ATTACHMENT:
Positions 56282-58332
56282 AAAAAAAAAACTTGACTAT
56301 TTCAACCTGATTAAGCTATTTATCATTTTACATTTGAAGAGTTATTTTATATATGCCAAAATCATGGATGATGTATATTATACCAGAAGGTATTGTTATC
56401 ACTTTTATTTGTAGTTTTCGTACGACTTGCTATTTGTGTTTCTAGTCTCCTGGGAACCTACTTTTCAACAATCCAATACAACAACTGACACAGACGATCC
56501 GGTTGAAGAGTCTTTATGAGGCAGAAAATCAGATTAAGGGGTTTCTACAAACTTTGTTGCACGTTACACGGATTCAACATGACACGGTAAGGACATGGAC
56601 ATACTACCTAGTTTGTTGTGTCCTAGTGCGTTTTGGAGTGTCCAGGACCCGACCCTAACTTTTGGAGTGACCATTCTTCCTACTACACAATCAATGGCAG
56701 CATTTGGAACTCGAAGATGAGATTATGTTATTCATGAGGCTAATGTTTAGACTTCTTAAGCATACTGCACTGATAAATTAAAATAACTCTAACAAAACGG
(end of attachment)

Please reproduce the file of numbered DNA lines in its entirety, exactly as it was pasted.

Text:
Positions 56282-58332
56282 AAAAAAAAAACTTGACTAT
56301 TTCAACCTGATTAAGCTATTTATCATTTTACATTTGAAGAGTTATTTTATATATGCCAAAATCATGGATGATGTATATTATACCAGAAGGTATTGTTATC
56401 ACTTTTATTTGTAGTTTTCGTACGACTTGCTATTTGTGTTTCTAGTCTCCTGGGAACCTACTTTTCAACAATCCAATACAACAACTGACACAGACGATCC
56501 GGTTGAAGAGTCTTTATGAGGCAGAAAATCAGATTAAGGGGTTTCTACAAACTTTGTTGCACGTTACACGGATTCAACATGACACGGTAAGGACATGGAC
56601 ATACTACCTAGTTTGTTGTGTCCTAGTGCGTTTTGGAGTGTCCAGGACCCGACCCTAACTTTTGGAGTGACCATTCTTCCTACTACACAATCAATGGCAG
56701 CATTTGGAACTCGAAGATGAGATTATGTTATTCATGAGGCTAATGTTTAGACTTCTTAAGCATACTGCACTGATAAATTAAAATAACTCTAACAAAACGG